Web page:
Iran’s foreign minister says US President Donald Trump has to prove in action whether he seeks to fall into line with the league of anti-Iran domestic and regional officials.
Tweeting on Monday, Mohammad Javad Zarif said, “B-Team’s Economic Terrorism is hurting the Iranian people and causing tension in the region. Actions—not words—will show whether or not that’s Donald Trump’s intent.”In late April, Zarif identified the B-Team as US National Security Advisor John Bolton, Israeli Prime Minister Benjamin Netanyahu, Saudi Crown Prince Mohammed bin Salman, and Abu Dhabi Crown Prince Mohammed bin Zayed Al Nahyan.
The US has been pursuing a policy of “maximum pressure” against Iran under US Trump, which has Bolton as its top security aide. The policy has seen Washington reinstating draconian economic sanctions targeting the Islamic Republic, and dispatching an aircraft carrier strike group, a bomber taskforce, and an amphibious assault ship to the region.
Washington has been enlisting the assistance of its regional allies in implementing the policy. Recently, it said that it would target every country potentially buying Iran’s oil as of May 2 with “secondary sanctions.”
Saudi Arabia and the United Arab Emirates immediately reported that they would be making up for potential shortages of the Iranian crude.
According to Zarif, the markedly hostile foursome have themselves admitted to targeting the Iranian people with economic terrorism.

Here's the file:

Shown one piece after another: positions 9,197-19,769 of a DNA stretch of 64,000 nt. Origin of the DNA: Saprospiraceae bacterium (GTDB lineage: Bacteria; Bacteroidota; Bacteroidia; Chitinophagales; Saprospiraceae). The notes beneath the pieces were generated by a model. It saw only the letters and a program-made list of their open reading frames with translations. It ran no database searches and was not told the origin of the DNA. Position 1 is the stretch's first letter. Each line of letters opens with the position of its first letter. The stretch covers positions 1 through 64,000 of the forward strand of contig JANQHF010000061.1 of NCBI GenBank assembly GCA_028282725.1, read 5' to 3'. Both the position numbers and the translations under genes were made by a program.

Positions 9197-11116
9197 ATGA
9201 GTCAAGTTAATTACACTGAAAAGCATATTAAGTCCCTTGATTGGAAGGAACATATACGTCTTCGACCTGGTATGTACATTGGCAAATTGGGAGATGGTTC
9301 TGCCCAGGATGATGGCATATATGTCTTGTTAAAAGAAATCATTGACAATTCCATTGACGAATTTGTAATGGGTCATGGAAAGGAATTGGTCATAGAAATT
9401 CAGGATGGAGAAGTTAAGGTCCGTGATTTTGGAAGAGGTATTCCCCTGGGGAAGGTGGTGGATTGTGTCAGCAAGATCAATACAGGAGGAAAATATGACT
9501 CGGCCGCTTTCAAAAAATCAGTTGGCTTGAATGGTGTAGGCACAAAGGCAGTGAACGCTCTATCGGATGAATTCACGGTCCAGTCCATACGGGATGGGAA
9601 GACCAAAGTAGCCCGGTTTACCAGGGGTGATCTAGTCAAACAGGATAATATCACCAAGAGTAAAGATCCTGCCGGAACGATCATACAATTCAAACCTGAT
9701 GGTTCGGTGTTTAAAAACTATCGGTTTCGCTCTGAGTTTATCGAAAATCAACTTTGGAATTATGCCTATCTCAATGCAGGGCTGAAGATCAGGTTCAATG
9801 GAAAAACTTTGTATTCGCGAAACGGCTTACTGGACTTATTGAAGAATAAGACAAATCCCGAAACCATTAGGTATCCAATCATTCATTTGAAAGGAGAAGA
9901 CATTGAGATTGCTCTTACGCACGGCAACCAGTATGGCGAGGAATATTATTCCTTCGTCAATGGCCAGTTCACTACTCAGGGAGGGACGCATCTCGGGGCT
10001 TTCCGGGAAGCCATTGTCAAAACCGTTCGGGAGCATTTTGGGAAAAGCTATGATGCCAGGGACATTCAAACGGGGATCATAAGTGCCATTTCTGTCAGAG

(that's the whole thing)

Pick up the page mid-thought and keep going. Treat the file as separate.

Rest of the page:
Despite leveling serious threats and accusations against Iran, Trump has from time to time rowed back from avowing an intention to either militarily attack Iran or seeking “regime change” in the Islamic Republic.
Bolton, however, has invariably championed warfare against Iran and directed ill-intentioned criticism against the country’s Islamic establishment.
Earlier in the month, The National Interest, an American magazine, suggested that the US president was considering replacing Bolton over his plans to push the United States towards a military conflict with Iran and others.
Bolton “is headed for the exits, having flown too close to the sun on his regime change efforts for Iran, Venezuela, and North Korea,” it reported, citing sources familiar with the matter. A former senior Trump administration official also told the magazine about “hearing that Trump wants him out.”
Zarif separately reiterated absence of whatever intention on the part of Tehran to pursue nuclear arms, reminding how Leader of the Islamic Revolution Ayatollah Seyyed Ali Khamenei, the country’s highest authority, has categorically prohibited the weapons.
The Board of Governors of the International Atomic Energy Agency (IAEA) voted overwhelmingly in December 2015 in favor of a resolution that closed the so-called possible military dimensions (PMD) case in Iran’s nuclear program.
The IAEA, which held the vote months after the conclusion of the landmark nuclear deal, has also verified Iran’s commitment to the agreement on 14 separate occasions.
“Ayatollah Khamenei long ago said we’re not seeking nuclear weapons—by issuing a fatwa (edict) banning them,” the senior diplomat added.
The remarks came amid Washington’s repeated assertions that it would prevent Iran from attaining such a weapon.
“We’re looking for no nuclear weapons,” Trump likewise told a press conference with Japanese Prime Minister Shinzo Abe in Tokyo earlier on Monday.